In our work we urge leaders to attend to their “whole” organization. Many managers have a bias for systems, processes and programs; we challenge them to attend to culture and shared values too. Managers often focus on actions and results; we ask them to also think about the mindset, intentions and attitudes that influence actions. It’s not a hard sell: nowadays everyone is talking about the need for culture change. But ironically, when some managers start paying attention to culture, their first instinct is to implement a new system! They ask HR for a cultural assessment tool; they dust off the annual employee satisfaction survey and issue it quarterly; they hire a consultant (like me) to conduct a cultural diagnosis and deliver a training program. Our efforts to work on the ‘soft stuff’ often reveal just how much we prefer the ‘hard stuff’! Here’s a news-flash:
You don’t need tools, systems or programs to get started on culture change.
You’ve already go everything you need to understand and influence the way people think, talk and act — you can get started today. The trick? Conversation. A few interesting questions, some genuine curiosity, and a willingness to shut-up and listen closely to what people say (and don’t say) are far more effective than any assessment tool, survey or diagnostic. Here are five conversation-worthy questions to get you started understanding and influencing culture. Do not ask these via email! Do not ask your assistant to gather input from your team! The conversation is the intervention — the effect comes through asking, listening and understanding:
  1. What do we pay the most attention to around here? Of all the things we think, talk and worry about, what’s the thing that gets the most attention? (No matter what answer you hear, follow-up with, “Interesting. Tell me more. What has you say that?”)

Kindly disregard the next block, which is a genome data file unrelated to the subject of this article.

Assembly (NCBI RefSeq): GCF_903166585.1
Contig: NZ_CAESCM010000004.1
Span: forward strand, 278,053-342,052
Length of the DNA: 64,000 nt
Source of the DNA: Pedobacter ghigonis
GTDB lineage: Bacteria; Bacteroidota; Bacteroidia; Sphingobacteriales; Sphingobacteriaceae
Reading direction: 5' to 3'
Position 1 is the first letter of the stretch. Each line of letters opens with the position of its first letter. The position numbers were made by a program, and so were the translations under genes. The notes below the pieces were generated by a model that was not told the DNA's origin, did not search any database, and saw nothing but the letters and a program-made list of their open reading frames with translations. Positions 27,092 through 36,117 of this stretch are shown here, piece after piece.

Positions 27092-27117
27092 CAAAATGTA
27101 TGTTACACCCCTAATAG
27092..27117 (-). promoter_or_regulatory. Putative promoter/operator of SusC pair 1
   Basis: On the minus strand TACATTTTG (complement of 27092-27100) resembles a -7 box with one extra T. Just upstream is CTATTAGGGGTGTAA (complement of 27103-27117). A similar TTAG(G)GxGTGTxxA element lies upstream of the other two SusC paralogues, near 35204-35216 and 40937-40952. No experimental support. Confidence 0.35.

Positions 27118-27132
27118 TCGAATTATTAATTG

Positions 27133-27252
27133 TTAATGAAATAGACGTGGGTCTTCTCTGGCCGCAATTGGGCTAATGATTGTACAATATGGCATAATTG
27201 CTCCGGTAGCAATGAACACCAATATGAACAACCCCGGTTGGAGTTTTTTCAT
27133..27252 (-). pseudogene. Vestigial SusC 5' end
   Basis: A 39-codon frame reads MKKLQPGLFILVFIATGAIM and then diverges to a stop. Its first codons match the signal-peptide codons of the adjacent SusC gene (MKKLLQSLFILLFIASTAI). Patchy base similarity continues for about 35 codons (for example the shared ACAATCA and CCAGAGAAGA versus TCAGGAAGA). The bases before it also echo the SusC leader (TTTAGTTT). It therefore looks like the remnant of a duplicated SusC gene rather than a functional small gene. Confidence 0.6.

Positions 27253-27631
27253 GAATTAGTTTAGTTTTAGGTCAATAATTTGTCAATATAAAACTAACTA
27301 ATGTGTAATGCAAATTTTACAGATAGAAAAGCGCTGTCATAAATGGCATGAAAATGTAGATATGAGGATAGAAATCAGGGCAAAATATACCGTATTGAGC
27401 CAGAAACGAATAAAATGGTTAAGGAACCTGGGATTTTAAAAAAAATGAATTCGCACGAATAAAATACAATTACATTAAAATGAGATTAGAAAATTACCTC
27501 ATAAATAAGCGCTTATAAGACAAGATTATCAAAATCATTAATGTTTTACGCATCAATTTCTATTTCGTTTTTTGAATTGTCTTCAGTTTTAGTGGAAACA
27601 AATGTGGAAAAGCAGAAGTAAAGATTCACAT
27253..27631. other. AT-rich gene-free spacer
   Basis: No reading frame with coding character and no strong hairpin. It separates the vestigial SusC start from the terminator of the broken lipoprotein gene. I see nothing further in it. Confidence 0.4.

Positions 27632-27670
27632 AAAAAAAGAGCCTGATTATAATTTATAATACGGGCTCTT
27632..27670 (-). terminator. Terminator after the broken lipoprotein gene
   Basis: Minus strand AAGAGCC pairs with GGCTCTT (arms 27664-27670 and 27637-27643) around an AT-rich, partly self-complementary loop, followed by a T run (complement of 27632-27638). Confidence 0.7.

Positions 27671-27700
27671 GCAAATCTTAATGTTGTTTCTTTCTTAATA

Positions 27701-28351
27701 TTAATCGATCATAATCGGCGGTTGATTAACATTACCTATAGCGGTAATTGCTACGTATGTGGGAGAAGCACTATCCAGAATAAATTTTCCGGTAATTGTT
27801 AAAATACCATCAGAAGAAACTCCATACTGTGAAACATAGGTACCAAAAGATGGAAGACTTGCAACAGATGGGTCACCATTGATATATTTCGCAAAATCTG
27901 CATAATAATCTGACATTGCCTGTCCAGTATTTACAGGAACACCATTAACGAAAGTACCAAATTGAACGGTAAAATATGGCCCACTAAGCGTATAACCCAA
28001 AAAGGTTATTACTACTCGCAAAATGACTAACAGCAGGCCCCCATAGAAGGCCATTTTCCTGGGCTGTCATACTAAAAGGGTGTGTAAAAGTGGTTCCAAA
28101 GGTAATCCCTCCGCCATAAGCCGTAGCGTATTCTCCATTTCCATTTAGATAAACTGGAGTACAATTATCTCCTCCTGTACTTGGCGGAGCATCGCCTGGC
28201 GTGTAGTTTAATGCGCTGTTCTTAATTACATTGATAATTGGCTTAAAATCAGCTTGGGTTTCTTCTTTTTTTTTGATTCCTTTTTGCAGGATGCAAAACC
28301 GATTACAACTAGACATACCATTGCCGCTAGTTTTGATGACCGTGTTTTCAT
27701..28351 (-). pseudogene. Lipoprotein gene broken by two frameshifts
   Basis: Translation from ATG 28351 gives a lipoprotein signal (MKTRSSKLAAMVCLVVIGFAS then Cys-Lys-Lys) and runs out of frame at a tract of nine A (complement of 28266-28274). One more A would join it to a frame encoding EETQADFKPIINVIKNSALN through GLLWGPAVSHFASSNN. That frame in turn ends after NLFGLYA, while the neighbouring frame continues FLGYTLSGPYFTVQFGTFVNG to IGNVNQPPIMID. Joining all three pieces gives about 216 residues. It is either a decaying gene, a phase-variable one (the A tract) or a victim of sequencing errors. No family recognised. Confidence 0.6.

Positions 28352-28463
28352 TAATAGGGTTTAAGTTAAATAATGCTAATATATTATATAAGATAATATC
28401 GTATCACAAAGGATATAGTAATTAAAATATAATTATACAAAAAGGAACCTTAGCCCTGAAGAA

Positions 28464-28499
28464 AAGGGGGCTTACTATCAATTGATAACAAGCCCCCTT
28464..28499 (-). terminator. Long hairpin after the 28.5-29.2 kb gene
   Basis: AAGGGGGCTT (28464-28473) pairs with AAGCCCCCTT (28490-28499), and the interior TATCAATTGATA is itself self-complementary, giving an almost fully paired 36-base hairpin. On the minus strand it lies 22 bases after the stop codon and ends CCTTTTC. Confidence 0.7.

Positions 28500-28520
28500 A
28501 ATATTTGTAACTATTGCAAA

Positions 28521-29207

2. What’s the biggest crisis we’ve ever faced around here? What’s the biggest problem this organization has encountered thus far, and what’s your understanding of how we responded to it? (“Interesting. Tell me more. What has you say that?”)
  3. Who stands out as a leader around here? Who is someone that influences the way others think and feel — and what do the do that makes them stand out? (“Interesting. Tell me more. What has you say that?”)
  4. What does it take to get ahead around here? What types of things will get someone a raise or promotion? (“Interesting. Tell me more. What has you say that?“)
  5. What does it take to get fired around here? What types of things will get someone punished or terminated? (“Interesting. Tell me more. What has you say that?“)
Don’t ask all of these questions at once — have a conversation rather than working through the list. It’s useful to ask thesequestions of a group — especially if folks may be uncomfortable due to your title or rank. And don’t to do this alone: get your team-mates to ask the same questions of their colleagues. In our next posts, we’ll offer suggestions on what leaders can do about what they hear. But here’s a preview: after you’ve had several conversations, reflect on what you’ve heard — what themes stood out? What surprised, pleased or disappointed you? Now, ask yourself a question: How am I part of this? How have I, through the way I speak, act, lead… contributed to people seeing things this way? Interested in learning more? Ready to have conversations that create change in your organization ? We’re ready to help.   About the author: Andy Erickson is a principal and CTO at Humanus Solutions, a consulting firm specializing in people-centric leadership. He can be reached at 

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